I follow you HD. The trouble free thing to do
would be to run the file through Acrobat and
send that along to your printer until RIP moves
up to 5.

Thanks. That seems to be inline with what
some pre-press folks said to me this
afternoon just after I posted my question.

I think that will work just fine. I'm sending more
and more PDFs to the printer anyway.

zak's picture

Worrying thing No. 2

From the Adobe web site:
The Adobe

lettertiep's picture

wow
2 questions answered!
bedankt (en het werkt!)

hdschellnack's picture

One MASSIVE Problem I have with ID is that Adobe changed the Glyphname structure with OpenType, so that some more complex fonts have problems. Luc(as) de Groots Sun, for example doesn't work properly with ID. If you change a word from Sun to SunSC (Small Caps), the letters vanish and you get that pink background informing you of missing fonts... only when you manually re-enter the word, you get small caps. Sucks like hell.

jfp's picture

Not sure its truly related but I announced this discussion on the Indesign Beta list couple of days ago.

I have not connection with a Xpress Beta list, and I really don't want. ;-)

zak's picture

Re: Sun and SunSC
I suspect the behavior you're seeing is related to the fact InDesign uses Unicode rather than platform encoding. Try holding down the Command and Option keys (Control and Alt on Windows) when changing the font. This will cause InDesign to attempt to mimic the behavior of platform encoding, which should provide the results you expect.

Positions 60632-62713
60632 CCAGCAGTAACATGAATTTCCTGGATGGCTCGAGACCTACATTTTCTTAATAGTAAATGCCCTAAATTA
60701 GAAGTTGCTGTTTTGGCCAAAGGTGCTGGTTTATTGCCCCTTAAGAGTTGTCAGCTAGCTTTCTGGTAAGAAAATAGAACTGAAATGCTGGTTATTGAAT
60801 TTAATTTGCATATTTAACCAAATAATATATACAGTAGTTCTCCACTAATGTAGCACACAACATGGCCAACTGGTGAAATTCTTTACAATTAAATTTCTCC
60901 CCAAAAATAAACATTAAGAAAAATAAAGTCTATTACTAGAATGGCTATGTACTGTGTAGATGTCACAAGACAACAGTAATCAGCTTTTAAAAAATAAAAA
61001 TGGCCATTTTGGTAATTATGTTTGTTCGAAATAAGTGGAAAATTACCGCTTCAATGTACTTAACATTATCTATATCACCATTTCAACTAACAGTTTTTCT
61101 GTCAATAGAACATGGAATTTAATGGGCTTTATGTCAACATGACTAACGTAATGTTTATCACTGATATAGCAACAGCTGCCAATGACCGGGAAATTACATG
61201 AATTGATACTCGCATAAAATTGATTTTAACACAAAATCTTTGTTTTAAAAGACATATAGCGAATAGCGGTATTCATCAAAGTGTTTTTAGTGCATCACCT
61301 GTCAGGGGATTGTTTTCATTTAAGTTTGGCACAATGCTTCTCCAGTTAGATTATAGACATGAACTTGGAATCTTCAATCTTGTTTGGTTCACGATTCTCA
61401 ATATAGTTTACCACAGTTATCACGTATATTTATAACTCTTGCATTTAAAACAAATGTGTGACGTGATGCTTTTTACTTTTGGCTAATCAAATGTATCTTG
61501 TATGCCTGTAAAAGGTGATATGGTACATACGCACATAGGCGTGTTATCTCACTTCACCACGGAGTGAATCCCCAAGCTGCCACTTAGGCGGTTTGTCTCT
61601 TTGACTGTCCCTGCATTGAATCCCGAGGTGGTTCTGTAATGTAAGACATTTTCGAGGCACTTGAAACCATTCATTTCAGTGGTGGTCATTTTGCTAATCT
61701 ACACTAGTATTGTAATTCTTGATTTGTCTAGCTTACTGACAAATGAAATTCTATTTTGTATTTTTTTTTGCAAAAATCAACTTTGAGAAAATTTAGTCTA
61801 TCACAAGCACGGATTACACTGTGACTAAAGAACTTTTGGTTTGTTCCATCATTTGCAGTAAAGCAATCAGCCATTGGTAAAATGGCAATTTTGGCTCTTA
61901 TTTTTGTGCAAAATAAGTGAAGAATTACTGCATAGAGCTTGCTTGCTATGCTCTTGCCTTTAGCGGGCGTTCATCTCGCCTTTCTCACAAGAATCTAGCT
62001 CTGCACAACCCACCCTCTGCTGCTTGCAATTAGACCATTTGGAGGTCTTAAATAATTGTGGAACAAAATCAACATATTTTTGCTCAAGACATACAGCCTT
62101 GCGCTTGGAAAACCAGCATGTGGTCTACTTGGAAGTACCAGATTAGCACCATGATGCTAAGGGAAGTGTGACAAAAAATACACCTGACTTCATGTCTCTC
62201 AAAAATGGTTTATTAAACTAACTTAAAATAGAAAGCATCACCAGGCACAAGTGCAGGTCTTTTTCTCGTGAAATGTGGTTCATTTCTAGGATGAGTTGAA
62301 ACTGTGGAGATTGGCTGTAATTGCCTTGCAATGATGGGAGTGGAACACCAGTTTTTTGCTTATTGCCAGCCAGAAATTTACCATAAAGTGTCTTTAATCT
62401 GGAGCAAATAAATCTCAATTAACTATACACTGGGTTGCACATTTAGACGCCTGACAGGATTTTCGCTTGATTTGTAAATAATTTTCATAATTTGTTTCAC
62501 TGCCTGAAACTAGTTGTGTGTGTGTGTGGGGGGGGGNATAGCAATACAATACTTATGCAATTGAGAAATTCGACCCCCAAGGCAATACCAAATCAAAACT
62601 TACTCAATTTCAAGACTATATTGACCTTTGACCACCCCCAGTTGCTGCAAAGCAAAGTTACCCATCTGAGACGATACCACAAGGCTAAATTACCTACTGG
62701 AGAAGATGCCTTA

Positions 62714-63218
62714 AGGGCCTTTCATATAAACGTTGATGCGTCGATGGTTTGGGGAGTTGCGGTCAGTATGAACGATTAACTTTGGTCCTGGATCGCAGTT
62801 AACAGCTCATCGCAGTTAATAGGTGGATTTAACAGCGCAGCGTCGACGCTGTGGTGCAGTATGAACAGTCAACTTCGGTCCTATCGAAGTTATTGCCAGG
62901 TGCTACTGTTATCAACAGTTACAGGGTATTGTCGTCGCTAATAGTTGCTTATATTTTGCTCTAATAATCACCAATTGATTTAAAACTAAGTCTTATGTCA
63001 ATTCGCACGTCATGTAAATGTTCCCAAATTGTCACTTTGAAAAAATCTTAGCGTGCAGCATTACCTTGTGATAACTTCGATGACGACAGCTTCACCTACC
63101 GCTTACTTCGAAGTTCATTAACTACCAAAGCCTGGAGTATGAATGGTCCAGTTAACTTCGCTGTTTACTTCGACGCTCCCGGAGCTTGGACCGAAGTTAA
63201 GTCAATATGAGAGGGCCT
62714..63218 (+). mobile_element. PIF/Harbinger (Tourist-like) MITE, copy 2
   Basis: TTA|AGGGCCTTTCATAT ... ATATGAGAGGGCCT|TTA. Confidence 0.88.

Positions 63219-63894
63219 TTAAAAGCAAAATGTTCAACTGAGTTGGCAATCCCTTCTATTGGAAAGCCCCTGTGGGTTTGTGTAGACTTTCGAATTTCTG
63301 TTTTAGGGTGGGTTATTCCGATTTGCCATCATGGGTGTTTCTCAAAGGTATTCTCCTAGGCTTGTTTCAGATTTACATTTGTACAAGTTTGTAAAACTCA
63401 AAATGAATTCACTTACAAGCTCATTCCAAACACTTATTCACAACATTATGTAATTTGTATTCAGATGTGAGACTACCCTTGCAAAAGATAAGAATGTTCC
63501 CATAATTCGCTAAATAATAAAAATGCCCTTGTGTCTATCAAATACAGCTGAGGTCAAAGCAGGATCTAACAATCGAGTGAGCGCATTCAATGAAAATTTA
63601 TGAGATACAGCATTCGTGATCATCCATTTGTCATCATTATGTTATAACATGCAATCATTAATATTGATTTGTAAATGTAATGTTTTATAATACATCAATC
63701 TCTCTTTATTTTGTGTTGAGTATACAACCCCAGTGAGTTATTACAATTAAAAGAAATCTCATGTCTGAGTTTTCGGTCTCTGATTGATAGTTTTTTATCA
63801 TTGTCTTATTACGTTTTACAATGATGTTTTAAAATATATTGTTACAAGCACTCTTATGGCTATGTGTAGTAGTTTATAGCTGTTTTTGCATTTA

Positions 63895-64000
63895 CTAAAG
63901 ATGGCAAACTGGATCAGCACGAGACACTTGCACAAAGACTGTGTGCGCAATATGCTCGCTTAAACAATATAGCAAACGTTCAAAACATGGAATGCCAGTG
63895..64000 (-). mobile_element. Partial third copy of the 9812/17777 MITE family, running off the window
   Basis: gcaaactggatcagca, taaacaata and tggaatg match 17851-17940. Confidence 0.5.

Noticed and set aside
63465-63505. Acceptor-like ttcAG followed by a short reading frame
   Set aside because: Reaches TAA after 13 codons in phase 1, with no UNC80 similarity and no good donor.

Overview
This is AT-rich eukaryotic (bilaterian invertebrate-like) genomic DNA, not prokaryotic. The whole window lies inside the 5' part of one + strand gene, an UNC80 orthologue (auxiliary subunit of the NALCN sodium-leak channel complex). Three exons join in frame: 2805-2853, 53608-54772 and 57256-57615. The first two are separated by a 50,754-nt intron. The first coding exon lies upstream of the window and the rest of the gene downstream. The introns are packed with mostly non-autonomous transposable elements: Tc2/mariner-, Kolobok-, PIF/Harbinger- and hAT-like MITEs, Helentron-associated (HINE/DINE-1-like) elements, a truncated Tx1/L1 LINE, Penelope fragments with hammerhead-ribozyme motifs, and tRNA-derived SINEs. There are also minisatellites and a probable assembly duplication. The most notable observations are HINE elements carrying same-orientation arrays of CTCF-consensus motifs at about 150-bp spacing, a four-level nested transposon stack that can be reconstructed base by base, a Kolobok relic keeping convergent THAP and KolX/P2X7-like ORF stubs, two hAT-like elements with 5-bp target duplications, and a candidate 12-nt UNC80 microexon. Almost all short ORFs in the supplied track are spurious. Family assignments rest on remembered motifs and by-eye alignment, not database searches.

zak's picture

Thanks for the welcome. I'm not likely to become a regular, too many pans in the fire already, but I'll drop in and answer questions when I can.

Miss Tiffany's picture

Related, or perhaps not, to the sun/sunsc problem. I was having problems with Mason and Mason Sans. None of the bold weight would preview. I'd get errors "can't finish preview" in Illustrator and InDesign would crash. I uninstalled Font Reserve and installed Suitcase, didn't solve it. I emailed Emigre and they emailed me newer versions, et voil

graficartist's picture

Joe...what were those facts exactly?

A hardware dongle goes into a port on the back of the computer (used to be a parallel port, I think). Without that piece of hardware in that port the software won't launch. It's kind of like sticking a key in a locked door to open it.

rs_donsata's picture

You have nice chances on using the appropiate software for publishing. Here in M

Bald Condensed's picture

\blink{...} rewls!

Kills me every time I use it. Thank you Typophile!

Bald Condensed's picture

Okay, there ARE a couple of minor details in InDesign
that worry me. Whilst I'm toiling away, I will bring them
up here 'au fur et

Bald Condensed's picture

Worrying thing No. 2
When outputting films or exporting to a PDF from a document
which features text with 'Optical Kerning', character spacing
sometimes goes berserk and ends up all over the place.

Stephen Coles's picture

Never experienced Worrying Thing No. 2 in my year of
using InD. I do a lot of Optical Kerning and a lot of PDF
exporting and printing. I wonder what's up there.

anonymous's picture

Word counter script (paste in script editor, clean up the line breaks and save as script in the indesign scripts folder):
tell application "InDesign 2.0.2"
try
set theSel to object reference of selection